Study: Disparities in Child Access to Emergency Dental Care



A new study, published today in the Official Journal of the American Academy of Pediatrics, indicates that dentists were less willing to see kids who needed an emergency appointment if they were covered by Medicaid than if the children were privately insured.

In the study, six women pretended to be the mother of a 10-year-old boy who had just broken his front tooth and required urgent care. The women made two calls to 85 different dental practices in Cook County, Ill. The only difference between the calls was that one time, the women told dental officials the child was covered by Medicaid, and in the other call, they said the family had private Blue Cross insurance. In total, dentist offices told almost two-thirds of mothers with Medicaid that their son couldn't get an appointment, compared to less than 5 percent of those with Blue Cross insurance.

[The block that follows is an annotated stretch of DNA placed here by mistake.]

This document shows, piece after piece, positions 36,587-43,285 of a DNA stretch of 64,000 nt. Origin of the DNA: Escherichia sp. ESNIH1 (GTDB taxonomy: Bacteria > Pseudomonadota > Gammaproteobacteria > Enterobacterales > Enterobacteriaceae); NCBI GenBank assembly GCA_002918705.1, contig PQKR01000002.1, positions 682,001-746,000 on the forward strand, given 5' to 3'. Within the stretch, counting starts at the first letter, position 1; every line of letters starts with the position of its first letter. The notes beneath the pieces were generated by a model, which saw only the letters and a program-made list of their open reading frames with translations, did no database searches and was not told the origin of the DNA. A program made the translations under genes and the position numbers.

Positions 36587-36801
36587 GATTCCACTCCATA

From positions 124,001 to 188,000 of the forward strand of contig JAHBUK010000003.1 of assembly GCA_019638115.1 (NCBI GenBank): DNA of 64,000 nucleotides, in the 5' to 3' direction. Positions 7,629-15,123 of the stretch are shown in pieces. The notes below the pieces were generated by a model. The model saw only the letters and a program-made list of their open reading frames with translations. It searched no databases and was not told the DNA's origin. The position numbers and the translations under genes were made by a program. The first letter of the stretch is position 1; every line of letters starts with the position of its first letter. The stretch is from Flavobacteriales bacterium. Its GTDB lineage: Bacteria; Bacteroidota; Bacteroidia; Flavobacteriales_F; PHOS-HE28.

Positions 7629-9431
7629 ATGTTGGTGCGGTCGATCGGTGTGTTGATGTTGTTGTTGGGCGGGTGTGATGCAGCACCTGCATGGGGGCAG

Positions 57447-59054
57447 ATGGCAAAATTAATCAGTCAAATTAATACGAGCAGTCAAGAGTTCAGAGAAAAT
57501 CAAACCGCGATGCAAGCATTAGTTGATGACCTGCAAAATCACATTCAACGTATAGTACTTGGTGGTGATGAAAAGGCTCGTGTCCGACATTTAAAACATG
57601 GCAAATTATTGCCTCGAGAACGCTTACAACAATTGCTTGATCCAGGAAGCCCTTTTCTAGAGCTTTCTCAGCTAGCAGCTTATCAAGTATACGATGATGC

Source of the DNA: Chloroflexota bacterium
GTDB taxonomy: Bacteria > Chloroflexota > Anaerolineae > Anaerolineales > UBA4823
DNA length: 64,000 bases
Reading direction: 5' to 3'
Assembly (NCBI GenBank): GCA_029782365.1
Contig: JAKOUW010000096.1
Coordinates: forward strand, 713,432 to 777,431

Last fall, a number of Idaho dentists said they needed to limit the number of Medicaid patients they see based on a cut in Medicaid reimbursements. Willow Tree, with three offices in the Treasure Valley, used to count 25 percent of its clientele as low-income patients, but financial pressure forced the caregiver to drop some clients as reimbursement fees were reduced.

You can read the new study in Pediatrics.


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